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Evid Based Nurs 16:113-114 doi:10.1136/eb-2012-101163
  • Primary health care
  • Systematic review and meta-analysis

Updated systematic review suggests that cranberry juice is not effective at preventing urinary tract infection

Editor's Choice
  1. Amy B Howell
  1. Rutgers University, Marucci Center for Blueberry Cranberry Research, Chatsworth, New Jersey, USA
  1. Correspondence to : Dr Amy B Howell
    Rutgers University, Marucci Center for Blueberry Cranberry Research, 125 A Lake Oswego Road, Chatsworth, NJ 08019, USA; ahowell{at}aesop.rutgers.edu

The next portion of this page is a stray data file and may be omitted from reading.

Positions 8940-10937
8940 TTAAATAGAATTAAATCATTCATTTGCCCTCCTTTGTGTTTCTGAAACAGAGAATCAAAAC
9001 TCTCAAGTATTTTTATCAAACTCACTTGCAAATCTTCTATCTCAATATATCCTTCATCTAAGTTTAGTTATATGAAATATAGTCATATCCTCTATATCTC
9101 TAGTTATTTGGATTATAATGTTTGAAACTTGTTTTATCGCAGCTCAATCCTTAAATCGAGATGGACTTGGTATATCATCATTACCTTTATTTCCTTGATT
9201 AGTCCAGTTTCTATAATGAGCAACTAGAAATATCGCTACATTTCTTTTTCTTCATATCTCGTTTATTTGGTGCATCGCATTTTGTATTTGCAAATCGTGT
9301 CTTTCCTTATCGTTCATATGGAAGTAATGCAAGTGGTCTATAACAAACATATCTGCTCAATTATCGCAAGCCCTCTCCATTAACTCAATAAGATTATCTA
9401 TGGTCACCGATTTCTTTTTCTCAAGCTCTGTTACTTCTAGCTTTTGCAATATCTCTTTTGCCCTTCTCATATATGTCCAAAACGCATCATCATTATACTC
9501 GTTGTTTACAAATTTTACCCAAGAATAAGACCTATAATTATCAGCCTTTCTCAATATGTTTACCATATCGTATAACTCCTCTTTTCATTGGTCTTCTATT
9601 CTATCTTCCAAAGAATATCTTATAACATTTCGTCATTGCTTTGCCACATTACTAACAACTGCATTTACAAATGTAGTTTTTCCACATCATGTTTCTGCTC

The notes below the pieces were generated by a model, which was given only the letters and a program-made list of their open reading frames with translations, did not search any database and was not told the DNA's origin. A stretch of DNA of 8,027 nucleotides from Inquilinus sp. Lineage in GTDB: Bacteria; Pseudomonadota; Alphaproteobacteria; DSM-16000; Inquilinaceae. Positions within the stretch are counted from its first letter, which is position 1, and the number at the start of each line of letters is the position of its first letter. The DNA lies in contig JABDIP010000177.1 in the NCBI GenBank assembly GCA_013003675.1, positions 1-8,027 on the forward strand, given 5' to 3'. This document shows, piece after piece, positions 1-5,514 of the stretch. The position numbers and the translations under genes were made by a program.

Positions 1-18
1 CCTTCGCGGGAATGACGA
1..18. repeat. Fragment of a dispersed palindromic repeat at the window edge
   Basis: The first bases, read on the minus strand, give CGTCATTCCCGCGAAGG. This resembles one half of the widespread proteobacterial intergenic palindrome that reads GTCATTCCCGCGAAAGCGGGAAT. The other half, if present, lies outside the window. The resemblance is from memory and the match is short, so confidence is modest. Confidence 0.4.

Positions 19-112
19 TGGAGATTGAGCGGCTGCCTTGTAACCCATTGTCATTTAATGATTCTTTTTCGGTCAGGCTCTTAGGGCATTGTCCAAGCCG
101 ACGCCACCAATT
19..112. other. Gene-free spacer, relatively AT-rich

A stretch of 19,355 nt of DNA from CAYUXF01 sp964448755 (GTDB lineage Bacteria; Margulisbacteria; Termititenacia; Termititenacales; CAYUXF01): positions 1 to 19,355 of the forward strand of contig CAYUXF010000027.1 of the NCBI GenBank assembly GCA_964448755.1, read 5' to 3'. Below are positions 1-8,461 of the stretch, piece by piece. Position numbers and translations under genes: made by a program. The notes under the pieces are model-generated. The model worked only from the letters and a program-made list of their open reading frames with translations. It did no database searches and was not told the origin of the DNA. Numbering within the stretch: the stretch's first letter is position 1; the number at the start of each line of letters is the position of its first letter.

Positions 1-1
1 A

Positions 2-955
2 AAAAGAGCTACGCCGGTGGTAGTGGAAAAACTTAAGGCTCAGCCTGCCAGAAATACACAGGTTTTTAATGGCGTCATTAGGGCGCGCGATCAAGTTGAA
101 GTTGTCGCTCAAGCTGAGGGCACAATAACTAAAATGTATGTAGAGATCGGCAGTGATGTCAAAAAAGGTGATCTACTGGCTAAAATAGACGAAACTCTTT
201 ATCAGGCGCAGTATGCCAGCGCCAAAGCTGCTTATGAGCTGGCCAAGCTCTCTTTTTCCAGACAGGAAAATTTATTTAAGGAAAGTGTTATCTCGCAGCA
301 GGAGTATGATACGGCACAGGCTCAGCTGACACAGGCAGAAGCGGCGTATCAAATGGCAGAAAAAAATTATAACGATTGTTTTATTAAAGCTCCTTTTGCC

Commentary on:

Implications for practice and research

  • Not all cranberry products contain enough active proanthocyanidins (PACs) for clinical efficacy. Consumers should look for products containing 36 mg of PACs.

  • Cranberry is nearly as effective as low-dose antibiotics for urinary tract infection (UTI) prevention in women and children and does not cause antibiotic resistance.

  • If cranberry products are being recommended to patients, conclusions of this one review do not provide sufficient reasons to change current practices.

Context

UTIs are a significant public health challenge with more than 15 million cases in the USA each year, with their treatment accounting for 15% of all community-prescribed antibiotics at a cost of $500 million annually. For decades, cranberry juice and powders have been routinely recommended by healthcare practitioners for the prevention of UTIs. Meta-analyses of the clinical studies …

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